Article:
Dogs are curious animals, and they can get hurt, but their pain can be addressed. Veterinarians can prescribe pain medication for dogs. Carprofen is used to treat pain, osteoarthritis, and inflammation in dogs. Carprofen is a nonsteroidal anti-inflammatory medication, NSAIDs.
Soon your dog will be feeling their best after finishing their Carprofen prescription.
Can I Give my Dog Carprofen?
Yes, you can give your dog Carprofen if your vet prescribed it. Your vet will tell you the dosage and how long your dog will be on Carprofen.
But what if my dog got into the medicine cabinet and ate a lot of Carprofen?
If your dog ate a lot of Carprofen, you should monitor them for any changes in behavior and clinical signs of Carprofen poisoning.
What are the Symptoms of Carprofen Poisoning?
Your dog may be experiencing carprofen poisoning if you observe the following clinical signs.
Clinical signs to watch out for include the following:
- Vomit that has been stained red
- Stool with a black tarry coating
- Urination or thirst levels have increased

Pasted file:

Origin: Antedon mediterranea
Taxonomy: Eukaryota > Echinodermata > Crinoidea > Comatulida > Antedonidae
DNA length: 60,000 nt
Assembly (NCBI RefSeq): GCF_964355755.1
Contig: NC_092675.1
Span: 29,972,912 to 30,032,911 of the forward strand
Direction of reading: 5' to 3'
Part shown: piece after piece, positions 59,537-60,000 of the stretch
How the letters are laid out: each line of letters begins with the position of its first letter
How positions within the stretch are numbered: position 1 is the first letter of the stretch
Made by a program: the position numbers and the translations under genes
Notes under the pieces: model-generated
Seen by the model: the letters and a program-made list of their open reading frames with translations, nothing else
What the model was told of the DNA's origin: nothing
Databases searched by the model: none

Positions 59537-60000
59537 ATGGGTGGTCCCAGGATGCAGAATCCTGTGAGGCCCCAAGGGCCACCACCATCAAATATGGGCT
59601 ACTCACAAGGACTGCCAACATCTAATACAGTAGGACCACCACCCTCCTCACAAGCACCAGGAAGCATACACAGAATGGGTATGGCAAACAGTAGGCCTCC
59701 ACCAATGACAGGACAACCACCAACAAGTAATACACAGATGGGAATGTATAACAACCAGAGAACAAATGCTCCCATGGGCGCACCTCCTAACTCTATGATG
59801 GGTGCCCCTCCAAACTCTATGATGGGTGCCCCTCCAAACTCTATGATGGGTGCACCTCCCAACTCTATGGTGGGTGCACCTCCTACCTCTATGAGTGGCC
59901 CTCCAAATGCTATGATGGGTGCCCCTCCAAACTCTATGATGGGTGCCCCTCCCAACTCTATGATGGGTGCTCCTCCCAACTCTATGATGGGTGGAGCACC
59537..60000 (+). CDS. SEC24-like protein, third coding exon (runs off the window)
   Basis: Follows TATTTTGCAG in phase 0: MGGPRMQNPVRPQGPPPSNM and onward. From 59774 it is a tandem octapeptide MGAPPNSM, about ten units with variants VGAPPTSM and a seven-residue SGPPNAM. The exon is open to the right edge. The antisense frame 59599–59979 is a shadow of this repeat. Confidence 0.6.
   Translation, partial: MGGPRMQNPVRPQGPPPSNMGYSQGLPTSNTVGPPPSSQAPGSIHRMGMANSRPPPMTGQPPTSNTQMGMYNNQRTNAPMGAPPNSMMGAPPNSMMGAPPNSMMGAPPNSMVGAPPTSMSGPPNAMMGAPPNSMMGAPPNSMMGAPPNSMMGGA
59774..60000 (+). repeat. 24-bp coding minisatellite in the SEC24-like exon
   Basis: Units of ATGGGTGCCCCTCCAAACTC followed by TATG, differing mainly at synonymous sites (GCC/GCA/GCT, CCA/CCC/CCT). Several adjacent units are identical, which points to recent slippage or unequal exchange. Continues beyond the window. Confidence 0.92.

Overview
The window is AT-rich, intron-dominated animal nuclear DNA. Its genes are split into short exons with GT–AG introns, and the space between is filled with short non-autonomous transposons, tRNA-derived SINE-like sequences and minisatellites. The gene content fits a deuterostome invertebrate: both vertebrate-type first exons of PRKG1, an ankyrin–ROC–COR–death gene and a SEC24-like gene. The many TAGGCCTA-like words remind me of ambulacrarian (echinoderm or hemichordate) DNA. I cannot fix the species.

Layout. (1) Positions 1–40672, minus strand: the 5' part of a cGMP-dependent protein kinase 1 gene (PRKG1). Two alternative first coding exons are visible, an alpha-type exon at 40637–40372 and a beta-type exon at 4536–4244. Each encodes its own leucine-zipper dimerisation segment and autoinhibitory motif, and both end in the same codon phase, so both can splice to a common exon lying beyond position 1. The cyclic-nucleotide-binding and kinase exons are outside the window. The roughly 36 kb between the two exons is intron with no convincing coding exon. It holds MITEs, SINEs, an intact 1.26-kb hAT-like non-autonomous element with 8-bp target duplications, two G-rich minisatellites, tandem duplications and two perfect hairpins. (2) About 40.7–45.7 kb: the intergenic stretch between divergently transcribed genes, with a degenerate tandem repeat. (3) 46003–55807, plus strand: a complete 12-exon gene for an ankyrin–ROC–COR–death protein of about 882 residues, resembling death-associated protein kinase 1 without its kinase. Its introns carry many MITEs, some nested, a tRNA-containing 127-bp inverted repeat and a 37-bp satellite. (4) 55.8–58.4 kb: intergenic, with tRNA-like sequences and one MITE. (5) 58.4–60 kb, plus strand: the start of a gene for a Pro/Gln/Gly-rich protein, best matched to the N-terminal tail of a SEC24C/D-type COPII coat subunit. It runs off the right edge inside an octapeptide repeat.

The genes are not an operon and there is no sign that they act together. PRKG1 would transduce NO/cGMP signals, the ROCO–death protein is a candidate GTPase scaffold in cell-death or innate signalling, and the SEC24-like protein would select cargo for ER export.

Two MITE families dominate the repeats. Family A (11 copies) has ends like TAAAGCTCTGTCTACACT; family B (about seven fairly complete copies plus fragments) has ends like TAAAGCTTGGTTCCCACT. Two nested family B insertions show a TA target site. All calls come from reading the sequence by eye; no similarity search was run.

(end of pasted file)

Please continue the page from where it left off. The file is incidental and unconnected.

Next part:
Dogs will eat anything so make sure to keep their medication in a safe place. It does not take a lot for a dog to experience carprofen poisoning – toxic doses are typically 10 mg per pound of your dog’s body weight.
Immediately contact your veterinarian and Pet Poison Helpline®, at (855)-764-7661, if you think your dog ate too much carprofen.
Treatment for Carprofen Poisoning
Once you bring your dog into the vet for treatment, they will decide the best course of action. The vet may have your dog vomit to get rid of the remaining Carprofen in their system. Or activated charcoal will be used to bind to the remaining Carprofen.
Your best friend will be in the correct hands once they get to the vet. It’s important to get your dog medical attention if you suscept any poisoning.
The scary part is over now – most dogs do recover from carprofen poisoning. Let them rest for a couple of days and they should be feeling like themselves. Some dogs might not fully recover depending on their past medical history.
Rimadyl®, Zinecarp®, Canidryl®, Aventicarp®, Rycarfa®, Rimifin®, Carpox®, Tergive®, Carprodyl®, Carprieve®, Norocarp®, Novox®, quellin®, Rovera®, Vetprofen®, Levafen®, Non-Steroidal Anti-Inflammatory (NSAID, NSAIDs)